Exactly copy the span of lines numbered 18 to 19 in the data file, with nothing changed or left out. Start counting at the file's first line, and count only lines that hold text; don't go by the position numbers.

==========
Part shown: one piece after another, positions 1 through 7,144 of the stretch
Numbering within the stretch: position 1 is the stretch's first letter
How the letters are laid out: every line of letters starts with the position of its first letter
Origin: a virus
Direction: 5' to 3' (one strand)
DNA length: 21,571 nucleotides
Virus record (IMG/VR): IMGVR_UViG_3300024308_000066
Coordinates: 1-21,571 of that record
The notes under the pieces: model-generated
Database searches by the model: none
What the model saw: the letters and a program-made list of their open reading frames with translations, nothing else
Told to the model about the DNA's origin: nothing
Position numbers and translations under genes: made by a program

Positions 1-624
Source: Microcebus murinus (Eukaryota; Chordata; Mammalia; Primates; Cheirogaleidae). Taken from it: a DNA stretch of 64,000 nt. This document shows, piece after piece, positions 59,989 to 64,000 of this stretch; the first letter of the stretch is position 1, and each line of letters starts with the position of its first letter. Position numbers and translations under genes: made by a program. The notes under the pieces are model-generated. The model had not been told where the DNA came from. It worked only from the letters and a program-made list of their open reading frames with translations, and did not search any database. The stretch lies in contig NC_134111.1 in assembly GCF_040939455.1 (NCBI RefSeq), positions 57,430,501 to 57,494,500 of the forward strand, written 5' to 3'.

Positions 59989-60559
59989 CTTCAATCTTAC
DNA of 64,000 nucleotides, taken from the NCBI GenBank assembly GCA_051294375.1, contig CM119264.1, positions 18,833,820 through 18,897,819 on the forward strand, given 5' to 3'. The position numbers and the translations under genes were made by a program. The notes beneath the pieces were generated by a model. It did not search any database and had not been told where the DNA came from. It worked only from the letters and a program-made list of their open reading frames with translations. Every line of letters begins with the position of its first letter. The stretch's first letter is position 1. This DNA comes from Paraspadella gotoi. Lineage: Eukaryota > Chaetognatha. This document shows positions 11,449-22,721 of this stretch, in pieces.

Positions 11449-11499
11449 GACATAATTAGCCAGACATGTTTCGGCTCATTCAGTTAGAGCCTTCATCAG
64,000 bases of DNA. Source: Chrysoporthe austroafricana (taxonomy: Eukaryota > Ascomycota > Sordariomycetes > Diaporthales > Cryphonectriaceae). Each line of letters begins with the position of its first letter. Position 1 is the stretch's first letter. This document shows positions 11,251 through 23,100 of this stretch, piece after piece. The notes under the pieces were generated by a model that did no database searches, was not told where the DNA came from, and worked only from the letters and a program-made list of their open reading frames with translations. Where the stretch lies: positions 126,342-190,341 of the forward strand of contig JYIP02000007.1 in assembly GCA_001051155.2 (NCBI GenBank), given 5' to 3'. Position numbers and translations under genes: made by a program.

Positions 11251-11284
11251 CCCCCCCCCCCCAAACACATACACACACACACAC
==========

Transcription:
DNA of 64,000 nucleotides, taken from the NCBI GenBank assembly GCA_051294375.1, contig CM119264.1, positions 18,833,820 through 18,897,819 on the forward strand, given 5' to 3'. The position numbers and the translations under genes were made by a program. The notes beneath the pieces were generated by a model. It did not search any database and had not been told where the DNA came from. It worked only from the letters and a program-made list of their open reading frames with translations. Every line of letters begins with the position of its first letter. The stretch's first letter is position 1. This DNA comes from Paraspadella gotoi. Lineage: Eukaryota > Chaetognatha. This document shows positions 11,449-22,721 of this stretch, in pieces.

Positions 11449-11499